What is WEEDS?

The kinds of weeds with which a gardener has to contend are determined by various factors, such as locality, soil, climate, and cultivation. The number of species that may occur as garden weeds is very large, but comparatively few are so generally found as to need special consideration. The most important of these are as follows : Annual Meadow Grass (Poa annua. Nat. Ord. Graminese). Annual. Occurs in tufts. Leaves bright green, usually somewhat wrinkled in places. Found in all sorts of situations, though the individual plants are often very short lived. Flowers all the year round. Height, 2-6 ins. Means of Control.Constant hoeing, to prevent seeding. On Paths.The weeds should be hoed or cut down, and the paths then dressed with one of the following weed killers : (i) Common salt, applied dry, sufficient to whiten the surface. (2) Washing soda, applied in a solution containing 5 lb. in 10 gals, of water. (3) Bluestone (copper sulphate), 5-10 parts to 100 parts of water. (4) Carbolic acid, i part to 100 parts of water. (s) Sulphuric acid, 4 parts to 100 parts of water. This needs special care in handling, as it is very corrosive and poisonous. It should be mixed in a wooden vessel, and 1168 applied as rapidly as possible with a can, which must be washed out directly after use. (6) Patent weed killers of various descriptions, of which many are advertised. Bent Grass (Agrostis vulgaris and A. alba. Nat. Ord. Graminese). Perennial ; tufted or creeping. In the latter case it roots freely as it spreads. Leaves flat, rather rough on the upper side. Flowers very small, borne on a slender, dainty, branched head called a panicle, which is sometimes spreading, sometimes close, and often tinged with brown. Flowers throughout summer. Height, 2-24 ins. Means of Control.Constant hoeing, hand pulling, and entire removal of plants by digging. Bindweed (Convolvulus arvensts. Nat. Ord. Convolvulaceae).Perennial, with slender, creeping underground stems, climbing by means of twining aerial stems. Leaves stalked, rather heart-shaped. Flowers bell-shaped, white or pink. Fruits containing four large seeds. The twining stems tend to strangle the plants up which they clamber, and to pull them to the ground in many cases. Flowers summer. Means of Control.Underground stems should be dug out and burned, and all green stems be pulled up or hoed out whenever seen. Black Bindweed (Polygonum Convolvulus. Nat. Ord. Polygonaceae). Annual ; climbs by means of twining stems. Leaves heart-shaped. Flowers white or pink, in loose, stalked clusters. Fruits black, triangular. Flowers summer and autumn. Means of Control.Constant hoeing, and hand pulling where necessary. Uses.The seeds are very similar to those of buckwheat, and have been used for the same purposes, including the preparation of flour for human consumption. Black Nightshade (Solanum nigrum. Nat. Ord. Solanaceae). Usually annual, sometimes biennial. Stems angular ; much branched. Leaves stalked and angular. Flowers small, white, and in clusters. Fruit a black berry. Flowers summer and autumn. Height, under 2 ft. Means of Control.Constant hoeing. Buttercup.See Creeping Buttercup. Chickweed (Siellaria media. Nat. Ord. Caryophyllaceae).Annual. A much-branched trailing plant with opposite leaves and small white flowers. Forms an abundance of seed, and is often very troublesome in kitchen gardens. Can be recognised by a row of hairs that runs up one side of the stem from leaf to leaf, and then changes its position to the opposite side between the next pair of leaves. Flowers practically all the year round. Means of Control.Constant hoeing. Coltsfoot (Tussilago Farfara. Nat. Ord. Compositae).Perennial, with stout creeping underground stems. Leaves heart-shaped and radical, the undersides covered with white cottony down ; appear after the flowers. Flower heads pale yellow ; arise on separate stems, with small leaves or scales arranged on the stalks. Fruits with a pappus or tuft of hairs or plumes, which aid in distribution by the wind. Flowers early spring. Means of Control.The underground stems should be removed as much as possible during cultivation, and the flower heads be cut early to prevent seeding. The weed is often associated with poor soil, and judicious manuring may help to eradicate it in such cases. 4 E Common Orache (Airiplex patula. Nat. Ord. Chenopodiacese).Annual, varying much in height and habit. Numerous branches, which come off at right angles to the stem and to one another. Leaves stalked and angled, with broad bases, often covered with a whitish meal. Flowers greenish and insignificant, in slender spikes. This is a most variable plant in every way. The colour may be anything from a very deep green to a light whitish-green, though it is rarely as white as Fat Hen, which it often resembles rather closely. Flowers summer and autumn. Means of Control.Constant hoeing. Common Sow-thistle (Sonchus oleraceus. Nat. Ord. Compositae). Annual. A strong growing, succulent plant, with prickly leaves and a milky juice which exudes whenever any part is broken. Leaves have no stalks and clasp the stem with their broad bases. Flower heads numerous, flat, pale yellow. Fruits with a tuft of hairs or plumes, by which they are scattered by the wind. Flowers summer and early autumn. Height, 1-3 ft. Means of Control.Constant hoeing. If any plants become established they should be dug out, as the roots are stout and run deeply in the ground. Couch Grass (Agropyron repens, or Triticum repens. Nat. Ord. Gramineae). Perennial. One of the most pestilent of grasses. Is easily recognised by the white or brownish creeping underground stems which send out roots and aerial stems from every joint. The growing tip is characteristically sharp and pointed, and is well adapted for piercing its way through the soil or even through any obstacle that comes in its way, provided it be not too hard. Flowers summer. Height, 1-2 ft.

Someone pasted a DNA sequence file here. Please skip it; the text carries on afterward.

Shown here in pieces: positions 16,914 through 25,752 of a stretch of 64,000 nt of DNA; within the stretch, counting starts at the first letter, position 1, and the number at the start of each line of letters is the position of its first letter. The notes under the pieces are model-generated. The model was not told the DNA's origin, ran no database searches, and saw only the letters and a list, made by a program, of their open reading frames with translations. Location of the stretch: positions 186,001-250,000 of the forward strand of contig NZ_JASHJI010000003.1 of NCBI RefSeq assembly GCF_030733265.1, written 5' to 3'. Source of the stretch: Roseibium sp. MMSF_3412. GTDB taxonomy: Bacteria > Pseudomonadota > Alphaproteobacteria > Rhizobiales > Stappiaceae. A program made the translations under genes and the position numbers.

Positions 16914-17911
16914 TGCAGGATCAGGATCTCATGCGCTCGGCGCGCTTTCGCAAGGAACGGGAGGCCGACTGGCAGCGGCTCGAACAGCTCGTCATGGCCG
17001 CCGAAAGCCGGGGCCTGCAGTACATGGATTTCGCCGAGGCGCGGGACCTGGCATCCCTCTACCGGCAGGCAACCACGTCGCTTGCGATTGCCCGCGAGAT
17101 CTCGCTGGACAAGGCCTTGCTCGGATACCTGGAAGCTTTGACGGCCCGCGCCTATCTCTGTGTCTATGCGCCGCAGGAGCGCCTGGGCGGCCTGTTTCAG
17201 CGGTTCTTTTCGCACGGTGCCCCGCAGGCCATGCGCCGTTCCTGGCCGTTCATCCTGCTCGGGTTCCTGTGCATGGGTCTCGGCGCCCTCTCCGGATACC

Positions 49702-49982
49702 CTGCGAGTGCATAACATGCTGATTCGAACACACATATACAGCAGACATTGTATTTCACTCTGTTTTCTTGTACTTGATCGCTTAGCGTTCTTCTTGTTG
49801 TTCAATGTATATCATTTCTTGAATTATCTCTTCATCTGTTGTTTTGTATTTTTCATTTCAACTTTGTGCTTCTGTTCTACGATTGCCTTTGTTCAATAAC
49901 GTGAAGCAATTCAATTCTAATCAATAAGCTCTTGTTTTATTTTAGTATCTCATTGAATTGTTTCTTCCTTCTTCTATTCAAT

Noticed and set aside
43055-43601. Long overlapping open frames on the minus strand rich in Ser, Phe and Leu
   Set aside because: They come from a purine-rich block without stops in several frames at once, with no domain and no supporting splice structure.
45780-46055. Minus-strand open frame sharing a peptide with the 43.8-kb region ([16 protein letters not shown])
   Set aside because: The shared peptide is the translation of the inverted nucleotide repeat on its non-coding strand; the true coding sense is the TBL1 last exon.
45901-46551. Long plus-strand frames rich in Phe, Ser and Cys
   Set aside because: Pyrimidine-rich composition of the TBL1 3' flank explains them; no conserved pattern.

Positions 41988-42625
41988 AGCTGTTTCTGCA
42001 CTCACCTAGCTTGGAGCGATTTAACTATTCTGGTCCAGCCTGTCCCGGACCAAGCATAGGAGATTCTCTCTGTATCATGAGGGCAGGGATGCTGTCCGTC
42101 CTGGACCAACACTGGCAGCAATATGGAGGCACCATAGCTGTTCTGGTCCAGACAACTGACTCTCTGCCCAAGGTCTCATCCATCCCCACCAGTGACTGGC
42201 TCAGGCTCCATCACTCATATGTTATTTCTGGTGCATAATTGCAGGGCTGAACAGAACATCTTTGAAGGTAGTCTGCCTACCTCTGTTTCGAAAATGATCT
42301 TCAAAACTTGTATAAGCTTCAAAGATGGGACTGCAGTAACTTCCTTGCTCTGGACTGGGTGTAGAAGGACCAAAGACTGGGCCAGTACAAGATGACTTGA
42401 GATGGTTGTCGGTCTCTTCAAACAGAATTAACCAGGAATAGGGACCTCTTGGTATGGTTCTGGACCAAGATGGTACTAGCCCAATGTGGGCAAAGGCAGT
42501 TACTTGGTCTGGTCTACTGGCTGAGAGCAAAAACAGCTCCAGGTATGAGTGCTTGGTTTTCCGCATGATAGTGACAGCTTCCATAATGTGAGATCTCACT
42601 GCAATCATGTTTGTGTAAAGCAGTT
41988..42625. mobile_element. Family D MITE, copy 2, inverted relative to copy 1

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Definition of  WEEDS